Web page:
Intel Inference: A CUDA Killer? Some Have Hope

December 15, 2023

green-dino_thumb_thumb_thumbThis essay is the work of a dumb dinobaby. No smart software required.

Intel is embracing “inference” approach. Why? Maybe it will irritate fewer legal eagles? Maybe it is a marketing differentiator? Maybe Intel knows how to make probability less of a “problem”?

Brilliant, right? The answer to these questions are supposed to be explained in “Intel CEO Attacks Nvidia on AI: The Entire Industry Is Motivated to Eliminate the CUDA Market.” The Tom’s Hardware report uses the “attack” angle as a hook. Intel is thinking differently. The company has not had the buzz of nVidia or OpenAI. Plus, no horse metaphors.


Marketing professionals explain to engineers what must be designed, tested, and delivered in 2024. The engineers are skeptical. The marketing team is confident that their TikTok strategy will be a winner. Thanks, MSFT Copilot. Good enough.

What’s an inference? According to Bing (the stupid version), inference is “a conclusion reached on the basis of evidence and reasoning.” But in mathematics, inference has a slightly different denotation; to wit, this explanation from Britannica:

Inference, in statistics, the process of drawing conclusions about a parameter one is seeking to measure or estimate. Often scientists have many measurements of an object—say, the mass of an electron—and wish to choose the best measure. One principal approach of statistical inference is Bayesian estimation, which incorporates reasonable expectations or prior judgments (perhaps based on previous studies), as well as new observations or experimental results. Another method is the likelihood approach, in which “prior probabilities” are eschewed in favor of calculating a value of the parameter that would be most “likely” to produce the observed distribution of experimental outcomes. In parametric inference, a particular mathematical form of the distribution function is assumed. Nonparametric inference avoids this assumption and is used to estimate parameter values of an unknown distribution having an unknown functional form.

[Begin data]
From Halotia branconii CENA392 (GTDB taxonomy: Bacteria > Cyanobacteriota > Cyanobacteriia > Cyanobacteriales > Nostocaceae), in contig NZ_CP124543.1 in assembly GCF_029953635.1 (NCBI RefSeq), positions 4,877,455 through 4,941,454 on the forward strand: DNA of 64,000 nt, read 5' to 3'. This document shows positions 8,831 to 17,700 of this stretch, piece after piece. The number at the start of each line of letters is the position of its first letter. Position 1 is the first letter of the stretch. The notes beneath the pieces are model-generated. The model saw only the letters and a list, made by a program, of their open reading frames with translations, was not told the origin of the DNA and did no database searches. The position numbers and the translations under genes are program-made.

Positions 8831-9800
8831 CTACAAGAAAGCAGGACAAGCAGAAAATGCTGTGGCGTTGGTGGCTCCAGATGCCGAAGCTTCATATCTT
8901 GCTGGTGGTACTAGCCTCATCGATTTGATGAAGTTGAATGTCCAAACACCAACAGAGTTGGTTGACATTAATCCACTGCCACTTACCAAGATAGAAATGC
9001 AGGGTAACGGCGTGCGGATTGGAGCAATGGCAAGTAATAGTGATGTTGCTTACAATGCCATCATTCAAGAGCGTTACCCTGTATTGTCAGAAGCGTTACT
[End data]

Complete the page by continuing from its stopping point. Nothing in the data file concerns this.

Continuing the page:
Now what does Tom’s Hardware present at Intel’s vision for its “to be” chips. I have put several segments together for the purposes of my blog post:

"You know, the entire industry is motivated to eliminate the CUDA market.  [Gelsinger, the Intel CEO] said. He cited examples such as MLIR, Google, and OpenAI, suggesting that they are moving to a "Pythonic programming layer" to make AI training more open. "We think of the CUDA moat as shallow and small," Gelsinger went on. "Because the industry is motivated to bring a broader set of technologies for broad training, innovation, data science, et cetera." But Intel isn’t relying just on training. Instead, it thinks inference is the way to go. "As inferencing occurs, hey, once you’ve trained the model… There is no CUDA dependency," Gelsinger continued. "It’s all about, can you run that model well?"

CUDA is definitely the target. “CUDA” refers to nVidia’s parallel computing platform and programming model … With more than 20 million downloads to date, CUDA helps developers speed up their applications by harnessing the power of GPU accelerators.

Tom’s Hardware raises a question:

It’s a bold strategy, and Gelsinger appeared confident as he led his team through presentations today. Can he truly take on CUDA? Only time will tell as applications for the chips Intel launched today — and that his competitors are also working on — become more widespread.

Of course. With content marketing, PR professionals, and a definite need to generate some buzz in an OpenAI-dominated world, Intel will be capturing some attention. The hard part will be making sufficiently robust sales to show that an ageing company still can compete.

Stephen E Arnold, December 15, 2023


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